Mining the Moon for important resources may soon be a reality, as NASA has invested in several promising new projects involving lunar exploration.
It was announced that the agency has plans to return to the Moon by 2024 and even build a lunar base by 2028.
NASA is now entering the next phase of its Innovative Advanced Concepts (NIAC) program which will focus on robotics and mining to help make the Moon a more feasible jumping off point for future space exploration.
Two proposals were greenlit by the agency to make this a reality.
“We are pursuing new technologies across our development portfolio that could help make deep space exploration more Earth-independent by utilizing resources on the Moon and beyond,” said Jim Reuter, the associate administrator of NASA’s Space Technology Mission Directorate in a statement. “These NIAC Phase III selections are a component of that forward-looking research, and we hope new insights will help us achieve more firsts in space.”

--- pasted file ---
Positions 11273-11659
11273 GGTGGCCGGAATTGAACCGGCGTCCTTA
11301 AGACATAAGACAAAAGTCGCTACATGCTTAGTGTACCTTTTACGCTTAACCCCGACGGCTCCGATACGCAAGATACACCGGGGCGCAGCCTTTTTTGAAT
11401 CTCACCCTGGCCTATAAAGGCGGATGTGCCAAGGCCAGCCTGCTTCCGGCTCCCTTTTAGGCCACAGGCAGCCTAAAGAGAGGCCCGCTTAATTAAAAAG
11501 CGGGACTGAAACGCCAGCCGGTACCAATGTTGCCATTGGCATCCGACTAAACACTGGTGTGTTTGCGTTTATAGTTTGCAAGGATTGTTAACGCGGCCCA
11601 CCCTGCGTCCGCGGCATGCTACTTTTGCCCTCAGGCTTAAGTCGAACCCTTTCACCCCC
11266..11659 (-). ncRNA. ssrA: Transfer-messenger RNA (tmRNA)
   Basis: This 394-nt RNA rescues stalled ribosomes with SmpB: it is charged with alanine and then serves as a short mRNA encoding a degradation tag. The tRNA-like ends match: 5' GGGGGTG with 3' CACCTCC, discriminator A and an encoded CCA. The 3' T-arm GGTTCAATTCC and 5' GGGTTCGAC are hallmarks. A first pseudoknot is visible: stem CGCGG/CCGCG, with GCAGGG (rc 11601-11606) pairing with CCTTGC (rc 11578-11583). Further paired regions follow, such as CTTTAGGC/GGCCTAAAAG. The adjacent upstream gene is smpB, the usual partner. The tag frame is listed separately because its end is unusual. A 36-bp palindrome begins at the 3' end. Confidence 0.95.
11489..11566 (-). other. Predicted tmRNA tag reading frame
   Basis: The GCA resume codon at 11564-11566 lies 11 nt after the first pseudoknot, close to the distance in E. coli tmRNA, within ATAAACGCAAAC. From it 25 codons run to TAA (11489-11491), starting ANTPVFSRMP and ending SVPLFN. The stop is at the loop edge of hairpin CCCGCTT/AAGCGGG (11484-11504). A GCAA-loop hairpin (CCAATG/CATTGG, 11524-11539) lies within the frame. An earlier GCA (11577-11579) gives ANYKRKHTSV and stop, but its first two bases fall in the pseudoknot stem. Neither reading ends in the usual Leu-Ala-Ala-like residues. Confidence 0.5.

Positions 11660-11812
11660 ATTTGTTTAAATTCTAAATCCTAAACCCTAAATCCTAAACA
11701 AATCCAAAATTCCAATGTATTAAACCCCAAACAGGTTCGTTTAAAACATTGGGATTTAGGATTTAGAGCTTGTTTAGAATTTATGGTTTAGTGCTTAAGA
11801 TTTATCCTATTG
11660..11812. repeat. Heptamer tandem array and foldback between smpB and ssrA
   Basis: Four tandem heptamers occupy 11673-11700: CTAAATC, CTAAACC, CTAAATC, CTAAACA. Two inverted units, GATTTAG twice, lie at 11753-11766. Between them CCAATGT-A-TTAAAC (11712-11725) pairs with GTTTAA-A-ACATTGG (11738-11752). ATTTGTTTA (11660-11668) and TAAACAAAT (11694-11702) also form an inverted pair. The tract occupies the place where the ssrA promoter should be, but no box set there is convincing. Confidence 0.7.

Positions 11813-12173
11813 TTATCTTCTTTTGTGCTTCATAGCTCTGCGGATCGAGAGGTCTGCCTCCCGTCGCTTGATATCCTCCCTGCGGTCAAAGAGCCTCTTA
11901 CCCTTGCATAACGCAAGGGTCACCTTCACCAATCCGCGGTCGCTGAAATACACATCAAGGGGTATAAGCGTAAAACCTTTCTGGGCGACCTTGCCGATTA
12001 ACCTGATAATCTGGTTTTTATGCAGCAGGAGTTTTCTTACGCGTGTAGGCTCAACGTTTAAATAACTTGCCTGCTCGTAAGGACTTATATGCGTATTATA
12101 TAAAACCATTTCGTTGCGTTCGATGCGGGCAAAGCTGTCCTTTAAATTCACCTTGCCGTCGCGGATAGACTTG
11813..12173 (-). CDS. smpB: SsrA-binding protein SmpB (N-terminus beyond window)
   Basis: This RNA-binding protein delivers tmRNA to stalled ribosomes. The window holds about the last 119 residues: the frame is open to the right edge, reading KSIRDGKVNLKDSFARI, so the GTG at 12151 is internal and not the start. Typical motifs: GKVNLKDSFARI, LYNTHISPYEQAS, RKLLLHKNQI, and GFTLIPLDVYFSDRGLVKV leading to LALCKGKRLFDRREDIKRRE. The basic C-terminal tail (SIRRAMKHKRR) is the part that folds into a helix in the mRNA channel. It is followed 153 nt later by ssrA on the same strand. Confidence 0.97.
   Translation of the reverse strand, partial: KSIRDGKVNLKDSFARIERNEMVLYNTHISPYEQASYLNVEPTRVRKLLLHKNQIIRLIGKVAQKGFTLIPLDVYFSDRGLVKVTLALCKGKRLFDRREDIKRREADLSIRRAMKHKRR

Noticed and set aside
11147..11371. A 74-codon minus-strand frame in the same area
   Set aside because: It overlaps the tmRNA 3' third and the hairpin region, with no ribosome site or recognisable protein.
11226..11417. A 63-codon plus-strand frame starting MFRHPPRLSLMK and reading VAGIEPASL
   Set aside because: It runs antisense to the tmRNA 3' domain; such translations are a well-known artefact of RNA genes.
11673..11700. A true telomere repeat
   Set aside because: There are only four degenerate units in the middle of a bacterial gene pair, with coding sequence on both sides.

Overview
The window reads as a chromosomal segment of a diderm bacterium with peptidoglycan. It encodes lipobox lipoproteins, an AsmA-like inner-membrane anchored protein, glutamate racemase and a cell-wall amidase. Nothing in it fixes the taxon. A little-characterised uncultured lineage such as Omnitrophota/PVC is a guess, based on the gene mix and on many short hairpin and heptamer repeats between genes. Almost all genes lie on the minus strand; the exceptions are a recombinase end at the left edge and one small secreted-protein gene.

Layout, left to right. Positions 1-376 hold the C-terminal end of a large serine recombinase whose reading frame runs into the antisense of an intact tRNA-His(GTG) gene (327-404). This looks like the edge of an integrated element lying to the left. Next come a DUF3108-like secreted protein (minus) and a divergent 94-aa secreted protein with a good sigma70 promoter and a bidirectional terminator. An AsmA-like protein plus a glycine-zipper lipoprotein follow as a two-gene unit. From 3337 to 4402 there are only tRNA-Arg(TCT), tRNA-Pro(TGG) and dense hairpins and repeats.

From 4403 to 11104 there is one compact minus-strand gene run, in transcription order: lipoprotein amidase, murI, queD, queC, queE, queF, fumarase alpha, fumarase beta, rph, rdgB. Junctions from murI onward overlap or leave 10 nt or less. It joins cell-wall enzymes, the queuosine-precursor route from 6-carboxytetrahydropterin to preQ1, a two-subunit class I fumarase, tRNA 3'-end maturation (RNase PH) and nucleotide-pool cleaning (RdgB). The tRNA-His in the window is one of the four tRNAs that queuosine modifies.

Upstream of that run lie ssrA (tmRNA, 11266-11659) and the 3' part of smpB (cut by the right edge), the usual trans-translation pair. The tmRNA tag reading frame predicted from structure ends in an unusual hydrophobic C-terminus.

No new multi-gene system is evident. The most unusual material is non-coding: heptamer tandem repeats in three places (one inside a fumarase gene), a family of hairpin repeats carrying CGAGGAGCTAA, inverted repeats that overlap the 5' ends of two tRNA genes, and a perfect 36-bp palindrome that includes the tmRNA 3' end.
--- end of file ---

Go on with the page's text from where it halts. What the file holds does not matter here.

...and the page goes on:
Each proposal is guaranteed funding up to $2 million, and in the next two years, researchers working on the projects will test and refine their methodologies for the next phases.
The first proposal, called Skylight, will involve finding more efficient ways to survey and model lunar craters. Researchers from Carnegie Mellon University created the Skylight proposal with the goal of using high-resolution images to create 3D crater models.
NASA scientists could then use these models to determine which craters should be explored further.
A new way to quickly and efficiently surveil the Moon’s surface will be hugely beneficial for any future lunar missions, human-crewed or otherwise.
The second proposal will look at the feasibility of optical mining on the Moon and nearby asteroids. With optical mining, the idea is that a targeted beam of light from the sun will release valuable minerals and debris from the Moon’s surface that can be easily extracted and put into an inflatable bag.
“This is the first year NASA offered a NIAC Phase III opportunity, and there were many strong proposals,” said Jason Derleth, NIAC program executive. “We selected two proposals because we think both of the technologies could positively impact the industry. We are excited that these technology concepts could help humanity explore space in new ways.
By Kay Vandette, Earth.com Staff Writer
Image Credit: William Whittaker, Carnegie Mellon University